Once you know your average cost per lead, you can see how each channel performs individually. If your Inbound channel is generating 20/100 leads per month at a cost of $10 each, and your Outbound channel is generating 80/100 leads per month at a cost of $40 each, you might at first-glance decide to focus more on Outbound and scale back your Inbound activities.
The devil, however, is in the details. If you’re also tracking KPIs like customer acquisition rate and time-to-close by channel, you may find that those 20 Inbound leads generated more sales, faster, than the 80 Outbound leads. This is the very essence of agile marketing.
Average Cost per Sale by Channel
Where you set your cost per sale goal is up to you. A good starting place is to simply take your annual marketing budget and divide it by your annual customer goal. So, for example, if your annual marketing budget is $50,000 and your annual customer goal is 300, your cost per sale goal is $166.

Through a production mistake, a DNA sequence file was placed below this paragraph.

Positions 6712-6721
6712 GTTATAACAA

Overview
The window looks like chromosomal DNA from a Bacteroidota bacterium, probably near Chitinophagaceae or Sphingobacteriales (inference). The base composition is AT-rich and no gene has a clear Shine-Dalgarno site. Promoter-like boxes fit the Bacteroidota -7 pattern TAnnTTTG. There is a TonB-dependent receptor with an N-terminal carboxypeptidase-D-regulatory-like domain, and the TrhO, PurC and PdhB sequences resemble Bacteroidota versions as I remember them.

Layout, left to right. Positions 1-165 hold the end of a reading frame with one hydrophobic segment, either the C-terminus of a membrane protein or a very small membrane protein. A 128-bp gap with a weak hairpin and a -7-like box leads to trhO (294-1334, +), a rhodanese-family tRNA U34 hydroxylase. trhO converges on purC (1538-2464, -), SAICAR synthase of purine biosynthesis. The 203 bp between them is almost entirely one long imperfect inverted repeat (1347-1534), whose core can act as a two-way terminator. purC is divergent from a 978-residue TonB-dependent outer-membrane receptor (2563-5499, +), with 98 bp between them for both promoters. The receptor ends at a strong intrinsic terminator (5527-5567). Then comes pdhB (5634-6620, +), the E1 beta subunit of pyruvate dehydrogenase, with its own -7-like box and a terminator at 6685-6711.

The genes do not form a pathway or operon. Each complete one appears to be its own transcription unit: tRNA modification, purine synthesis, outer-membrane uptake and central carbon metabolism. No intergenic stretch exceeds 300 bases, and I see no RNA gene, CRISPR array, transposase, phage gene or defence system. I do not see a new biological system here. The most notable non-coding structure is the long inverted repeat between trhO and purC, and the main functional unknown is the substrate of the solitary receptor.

Average Time-to-Close by Channel
This KPI tracks how long it takes for a lead to go from MQL to SQL to a closed deal. In tracking each channel, you can identify which marketing efforts generate leads with short or long sales cycles. If you wanted to get extremely detailed in your cost per sale measurement, you could take into account the length of the sales cycle as an indication of cost (your sales people’s time) and apply that to cost per lead or cost per sale (be sure to update your goals as well).
Customer Churn Rate by Channel
While there are many, many reasons why a customer may choose not to renew, it would be interesting to see which channels have more churned customers than others. Perhaps your referral leads stay customers longer than those who bought after discovering you via organic search. Having this data couldn’t hurt as you are looking at all variables together.